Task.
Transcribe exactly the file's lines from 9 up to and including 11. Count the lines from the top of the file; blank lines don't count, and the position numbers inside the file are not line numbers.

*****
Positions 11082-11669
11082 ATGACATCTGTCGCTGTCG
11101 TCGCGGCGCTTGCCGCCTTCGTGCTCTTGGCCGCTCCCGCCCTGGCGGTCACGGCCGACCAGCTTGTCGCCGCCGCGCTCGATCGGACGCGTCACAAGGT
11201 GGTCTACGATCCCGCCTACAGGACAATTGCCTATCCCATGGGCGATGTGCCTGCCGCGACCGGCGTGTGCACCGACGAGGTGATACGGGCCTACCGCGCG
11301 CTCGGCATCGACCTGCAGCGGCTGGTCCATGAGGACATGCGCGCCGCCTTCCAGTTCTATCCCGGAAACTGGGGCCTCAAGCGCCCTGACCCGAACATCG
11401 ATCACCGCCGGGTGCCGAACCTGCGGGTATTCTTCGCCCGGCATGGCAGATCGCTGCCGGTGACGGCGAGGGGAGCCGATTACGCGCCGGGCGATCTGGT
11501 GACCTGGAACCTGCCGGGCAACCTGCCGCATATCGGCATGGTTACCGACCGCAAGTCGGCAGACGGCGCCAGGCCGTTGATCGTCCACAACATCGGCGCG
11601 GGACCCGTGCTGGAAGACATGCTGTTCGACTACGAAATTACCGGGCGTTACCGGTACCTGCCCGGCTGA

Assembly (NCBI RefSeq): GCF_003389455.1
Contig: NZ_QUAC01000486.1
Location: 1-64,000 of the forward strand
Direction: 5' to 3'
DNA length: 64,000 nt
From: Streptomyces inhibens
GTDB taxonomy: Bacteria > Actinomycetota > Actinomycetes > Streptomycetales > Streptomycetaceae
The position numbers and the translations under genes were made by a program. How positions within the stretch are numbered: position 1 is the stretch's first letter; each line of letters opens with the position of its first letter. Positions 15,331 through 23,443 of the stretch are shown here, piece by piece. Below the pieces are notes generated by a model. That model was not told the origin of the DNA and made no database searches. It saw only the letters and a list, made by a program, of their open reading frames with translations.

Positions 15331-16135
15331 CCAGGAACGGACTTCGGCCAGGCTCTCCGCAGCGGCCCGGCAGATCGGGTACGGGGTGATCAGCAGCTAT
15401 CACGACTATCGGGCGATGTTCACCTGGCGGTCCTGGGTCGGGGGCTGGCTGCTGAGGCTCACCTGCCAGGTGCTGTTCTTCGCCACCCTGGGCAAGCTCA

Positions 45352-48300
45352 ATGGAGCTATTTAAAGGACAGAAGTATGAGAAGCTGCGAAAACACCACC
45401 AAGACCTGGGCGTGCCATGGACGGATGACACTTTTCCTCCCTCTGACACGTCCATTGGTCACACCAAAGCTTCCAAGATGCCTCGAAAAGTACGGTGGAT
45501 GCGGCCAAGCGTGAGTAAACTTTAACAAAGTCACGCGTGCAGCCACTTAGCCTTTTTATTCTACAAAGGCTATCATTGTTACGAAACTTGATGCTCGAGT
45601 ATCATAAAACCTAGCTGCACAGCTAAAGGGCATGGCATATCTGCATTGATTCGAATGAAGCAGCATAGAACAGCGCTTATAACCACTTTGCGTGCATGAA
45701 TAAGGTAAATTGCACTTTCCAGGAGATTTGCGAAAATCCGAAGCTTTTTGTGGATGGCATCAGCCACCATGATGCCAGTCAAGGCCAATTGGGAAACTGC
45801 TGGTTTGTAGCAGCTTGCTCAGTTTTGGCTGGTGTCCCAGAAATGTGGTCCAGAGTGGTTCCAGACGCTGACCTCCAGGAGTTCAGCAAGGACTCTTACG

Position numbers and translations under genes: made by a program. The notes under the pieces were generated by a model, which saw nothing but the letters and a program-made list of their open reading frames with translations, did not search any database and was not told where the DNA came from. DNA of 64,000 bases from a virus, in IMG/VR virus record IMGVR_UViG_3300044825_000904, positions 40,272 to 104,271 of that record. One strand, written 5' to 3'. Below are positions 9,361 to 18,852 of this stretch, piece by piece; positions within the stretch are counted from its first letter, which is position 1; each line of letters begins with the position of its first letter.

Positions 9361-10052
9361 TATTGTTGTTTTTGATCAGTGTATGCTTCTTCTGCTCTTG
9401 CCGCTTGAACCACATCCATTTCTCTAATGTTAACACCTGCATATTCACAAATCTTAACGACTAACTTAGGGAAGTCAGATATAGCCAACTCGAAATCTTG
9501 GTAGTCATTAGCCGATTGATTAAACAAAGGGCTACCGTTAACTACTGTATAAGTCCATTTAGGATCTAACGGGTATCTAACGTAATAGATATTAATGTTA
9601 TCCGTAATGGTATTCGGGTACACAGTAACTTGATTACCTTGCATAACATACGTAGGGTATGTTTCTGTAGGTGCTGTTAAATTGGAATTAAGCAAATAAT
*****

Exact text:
Assembly (NCBI RefSeq): GCF_003389455.1
Contig: NZ_QUAC01000486.1
Location: 1-64,000 of the forward strand